Britain ‘Sleepwalked’ Into Ukraine Crisis, Says Damning House of Lords Report

A House of Lords committee has claimed Britain and other EU nations “sleepwalked” into the crisis in the Ukraine, accusing leaders of “catastrophic misreading” of the mood in the Kremlin.

Peers on the House of Lords EU Scrutiny Committee said Europe had not realised the depth of Russian hostility to the Ukraine negotiations, which primarily took place with Francois Hollande and Angela Merkel, as events in the country turn the ‘ceasefire’ into a Munich Agreement style farce, the BBC reports.

European Council President Donald Tusk called British Prime Minister David Cameron to discuss the response as Russia maintained hostilities.

It comes as Defence Secretary Michael Fallon warned that President Putin poses a “real and present danger” to the Baltic states.

The committee report said Britain had not been “active or visible” enough as it should have been, particularly in light of the country being one of the signatures to the 1994 Budapest Memorandum which pledged to respect Ukraine’s territorial integrity. And it put a significant emphasis on Foreign Office cut backs, saying there were ‘fewer Russian experts and less emphasis on analysis’.

These cut backs could be due to the whole of the EU having what the report calls an “optimistic premise” that Russia is on the path to being a democratic country. This, the report says, has weakened all member states’ ability to read the political shifts and to offer an authoritative response.

Peers concluded that the Foreign and Commonwealth Office (FCO) should “review how such skills could be renewed and how analysis can feed into the decision making process.”

But it points out there has been an increase in staff at the FCO to deal with the Ukraine and Russia but they had not seen any evidence that this uplift “is part of a long term rebuilding of deep knowledge of the political and local context in Russia and the region.”

There was a failure to realise the consequences of the 2013 Ukraine accession agreements to the EU, the committee said, with Chairman Lord Tugenhat warning: “The lack of robust analytical capacity, in both the UK and the EU, effectively lead to a catasrophic misreading of the mood in the run up to the crisis,” adding that neither Britain or the EU had any long term strategic response.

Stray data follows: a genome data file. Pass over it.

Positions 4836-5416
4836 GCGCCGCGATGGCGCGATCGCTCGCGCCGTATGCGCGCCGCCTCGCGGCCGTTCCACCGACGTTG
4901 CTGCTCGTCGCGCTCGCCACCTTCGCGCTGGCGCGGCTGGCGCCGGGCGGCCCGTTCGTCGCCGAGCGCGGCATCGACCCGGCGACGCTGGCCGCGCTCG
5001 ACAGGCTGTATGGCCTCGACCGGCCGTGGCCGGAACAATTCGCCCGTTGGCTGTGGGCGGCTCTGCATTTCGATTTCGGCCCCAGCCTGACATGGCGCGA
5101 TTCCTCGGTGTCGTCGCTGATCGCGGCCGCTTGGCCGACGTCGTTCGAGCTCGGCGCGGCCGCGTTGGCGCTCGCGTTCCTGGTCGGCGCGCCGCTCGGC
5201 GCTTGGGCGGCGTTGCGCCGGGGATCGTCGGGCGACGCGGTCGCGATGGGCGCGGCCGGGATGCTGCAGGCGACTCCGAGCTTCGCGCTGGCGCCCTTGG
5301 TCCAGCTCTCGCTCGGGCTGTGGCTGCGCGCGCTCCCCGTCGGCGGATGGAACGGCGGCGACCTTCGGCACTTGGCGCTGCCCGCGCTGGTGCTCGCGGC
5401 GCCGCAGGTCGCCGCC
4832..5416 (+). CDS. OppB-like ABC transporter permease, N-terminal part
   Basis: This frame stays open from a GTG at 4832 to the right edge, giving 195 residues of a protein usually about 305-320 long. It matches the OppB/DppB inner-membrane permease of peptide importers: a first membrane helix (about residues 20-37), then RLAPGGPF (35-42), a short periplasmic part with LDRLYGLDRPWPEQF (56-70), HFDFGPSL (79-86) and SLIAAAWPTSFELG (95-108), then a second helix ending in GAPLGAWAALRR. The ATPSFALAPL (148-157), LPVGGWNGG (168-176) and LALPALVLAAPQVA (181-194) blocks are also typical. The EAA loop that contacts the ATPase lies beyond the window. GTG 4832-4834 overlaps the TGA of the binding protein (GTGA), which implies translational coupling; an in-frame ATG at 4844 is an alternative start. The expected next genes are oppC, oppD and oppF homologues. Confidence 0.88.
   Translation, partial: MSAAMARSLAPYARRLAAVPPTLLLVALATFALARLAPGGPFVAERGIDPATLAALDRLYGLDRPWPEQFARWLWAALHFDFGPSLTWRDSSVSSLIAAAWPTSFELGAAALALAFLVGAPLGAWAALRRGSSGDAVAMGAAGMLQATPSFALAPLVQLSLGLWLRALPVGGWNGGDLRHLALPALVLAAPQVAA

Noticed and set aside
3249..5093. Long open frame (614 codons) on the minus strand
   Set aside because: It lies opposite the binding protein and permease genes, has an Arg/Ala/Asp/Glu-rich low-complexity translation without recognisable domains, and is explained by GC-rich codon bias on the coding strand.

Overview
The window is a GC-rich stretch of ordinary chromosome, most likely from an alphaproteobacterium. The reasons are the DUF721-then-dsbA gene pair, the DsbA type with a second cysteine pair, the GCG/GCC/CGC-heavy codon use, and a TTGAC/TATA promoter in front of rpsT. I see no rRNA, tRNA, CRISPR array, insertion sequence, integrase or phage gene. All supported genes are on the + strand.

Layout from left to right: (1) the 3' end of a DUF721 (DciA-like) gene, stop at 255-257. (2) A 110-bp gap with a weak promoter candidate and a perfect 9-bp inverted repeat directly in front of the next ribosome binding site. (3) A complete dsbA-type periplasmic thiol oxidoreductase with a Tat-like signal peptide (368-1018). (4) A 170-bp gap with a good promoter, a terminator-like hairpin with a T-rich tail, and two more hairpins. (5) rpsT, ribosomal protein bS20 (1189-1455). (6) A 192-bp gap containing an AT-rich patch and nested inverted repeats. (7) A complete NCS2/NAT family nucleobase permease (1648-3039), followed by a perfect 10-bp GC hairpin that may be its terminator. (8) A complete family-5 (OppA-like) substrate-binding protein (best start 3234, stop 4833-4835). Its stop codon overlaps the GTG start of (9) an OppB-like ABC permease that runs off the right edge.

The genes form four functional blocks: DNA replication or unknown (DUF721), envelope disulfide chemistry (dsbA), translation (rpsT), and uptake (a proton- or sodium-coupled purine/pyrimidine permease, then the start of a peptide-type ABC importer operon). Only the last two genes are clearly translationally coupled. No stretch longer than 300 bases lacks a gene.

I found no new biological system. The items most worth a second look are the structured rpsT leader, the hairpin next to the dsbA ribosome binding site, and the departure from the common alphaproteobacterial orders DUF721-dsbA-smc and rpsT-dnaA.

UKIP Defence Spokesman Mike Hookem MEP said the report “vindicated” what he and other colleagues had been saying about the EU’s attitude towards Russia. “This situation has been caused by the EU” he told Breitbart London, “and the report shows that UKIP have been categorically on the right track over the prodding of Russia by Brussels.”

It would be a failure of imagination and diplomacy, Peers reported, if the crisis in the Ukraine were to result in a long-lasting era of colder relations and reduced cooperation especially when there is the capacity to bring about political change which would be more successful if coupled with a willingness to engage with Russia on broader issues such as a common economic space and cultural relations.

Both Mr Tusk and Mr Cameron said they had “deep concern” about the Russian backed fighters who continue to attack Debaltsere despite the ceasefire and they made clear the response would be at an EU level.

But this reliance on an EU policy could leave the UK in a vulnerable position, particularly since it was reported that the Germans have so neglected their armed forces that soldiers are now reduced to training with broom handles instead of rifles and geopolitical tensions are also complicated by an energy policy which has left some EU countries scarily reliant on Russian oil and gas.

Sir Andrew Wood, former UK Ambassador to Russia, called the situation a “dangerous moment” which could overspill into the Baltic regions, a message which will ring loudly in the ears of those responsible for the 2010 SDSR which has been once again slated for decimating the Armed Forces, leaving the country unable to counter a Russian attack should it come.


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